to keep her or send her home. A bit later she called again and said she was at
3 centimeters but that her blood pressure was high and they wanted to keep her
and monitor that. I was on my way.

During the night the nurses had her stay in bed hoping the blood pressure would
come down. It did for a little while, but then when the rushes got more intense
it rose back up. We tried different positions in bed that might help the baby
labor down even if she is not able to walk around. Sitting up in bed
cross-legged, on all fours or on her knees with her arms resting on the raised
head of the bed, or lying down with a peanut ball between her knees all
encourages the baby’s descent. 

            Finally she got to 8 centimeters at about dawn.
We were able to move to the tub at this point which Zoë said felt wonderful
compared to the bed, but even after more than 2 hours, we were still at 8 cm.
The midwife suggested breaking her water to help the baby’s head press against
the cervix, hopefully encouraging the last 2 cm. There was some meconium in the
water, so at the midwife’s insistence, we went back to the bed and the monitor
to see if baby was OK. The fetal heart tones were not ideal, so they watched
that for a while. The blood pressure was still too high for comfort, but the
midwife was quite relaxed and didn’t suggest any interventions yet, which
surprised me. Most of the other hospitals I have worked at would be talking
about a C-section by now if that had not already happened.

The shift changed. New nurses fluttered in and out of the room. We were still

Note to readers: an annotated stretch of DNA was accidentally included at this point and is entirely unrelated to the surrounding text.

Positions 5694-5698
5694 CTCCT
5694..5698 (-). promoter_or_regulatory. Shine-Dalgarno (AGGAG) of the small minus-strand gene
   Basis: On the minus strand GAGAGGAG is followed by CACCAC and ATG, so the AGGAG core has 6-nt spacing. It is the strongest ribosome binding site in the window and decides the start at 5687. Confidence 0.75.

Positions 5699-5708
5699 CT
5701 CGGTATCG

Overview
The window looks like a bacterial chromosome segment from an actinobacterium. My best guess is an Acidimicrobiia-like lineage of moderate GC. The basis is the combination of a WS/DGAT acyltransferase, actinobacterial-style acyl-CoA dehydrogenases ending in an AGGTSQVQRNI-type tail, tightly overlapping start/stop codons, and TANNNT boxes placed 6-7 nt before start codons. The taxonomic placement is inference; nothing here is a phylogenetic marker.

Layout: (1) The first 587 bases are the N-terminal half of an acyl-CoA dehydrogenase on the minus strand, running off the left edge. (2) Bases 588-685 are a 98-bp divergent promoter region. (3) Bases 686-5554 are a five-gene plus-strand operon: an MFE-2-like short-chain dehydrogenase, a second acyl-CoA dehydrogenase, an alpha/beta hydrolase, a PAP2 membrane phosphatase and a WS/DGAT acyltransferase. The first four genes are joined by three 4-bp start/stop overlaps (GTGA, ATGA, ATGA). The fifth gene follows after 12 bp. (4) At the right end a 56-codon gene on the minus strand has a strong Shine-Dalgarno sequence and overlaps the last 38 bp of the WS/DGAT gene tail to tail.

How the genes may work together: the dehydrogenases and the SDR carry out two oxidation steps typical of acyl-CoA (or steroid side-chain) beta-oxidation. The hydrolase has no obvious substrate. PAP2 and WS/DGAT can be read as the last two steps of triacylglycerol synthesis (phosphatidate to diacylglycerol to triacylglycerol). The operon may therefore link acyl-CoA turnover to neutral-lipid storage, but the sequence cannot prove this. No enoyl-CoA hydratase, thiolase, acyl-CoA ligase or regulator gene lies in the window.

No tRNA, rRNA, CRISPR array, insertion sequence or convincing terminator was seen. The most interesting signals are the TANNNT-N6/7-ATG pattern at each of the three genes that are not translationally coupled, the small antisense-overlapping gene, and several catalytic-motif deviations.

at an 8. By 8:30 a.m. Zoë had been up two nights and three days and announced
that she was done in. She asked for something for pain or something that would
let her rest for a while. The nurse called the anesthesia department and set
the room up for an epidural. I got Zoë up to the bathroom and suggested she
stay there for a bit. It is an ideal position to labor in on a toilet and she
felt better being up so we hung out there. When she returned the
anesthesiologist ran through his list of dire side effects, had her sign the
consent form and then sped through the screening questions. He asked at one
point, “normal blood pressure?” and since Zoë was in the middle of a rush, the
new nurse answered for her, “Yes.”

I was surprised and hesitantly added, “Um, NO!” He turned to the nurse who explained that
it was high when she came in but it was fine now. I was shocked, knowing that
it was higher than any protocol that was in place when I was still a practicing
midwife, so I ventured out again and said, “Well, actually, it is not normal.
It has not come down. The last one was in the 150s.” The nurse huffed; the
doctor looked at her and back at me, quite befuddled. Then he said, “OK, let me
see the (monitor) strips then.” He carefully unfolded the strips from the
previous night and noted the elevated numbers and announced, “No way!” The nurse
looked too and said, “But no one told me!” This obviously got missed at the
report at shift change. She should have been alerted but wasn’t. I wasn’t
overly upset; I knew we were all part of a team wanting the best for Zoë and we
need to look out and cover for each other. So, the doctor ordered a blood test
that would tell him if she was indeed pre-eclamptic or where she was at. I knew
she wanted some pain relief so I asked him if he could recommend something
while we waited for the blood tests to come back, which I knew could be quite a
while. He suggested fentanyl which the nurse ran to get. She gave that to Zoë
who was still trying to work with the rushes and trying to follow my breathing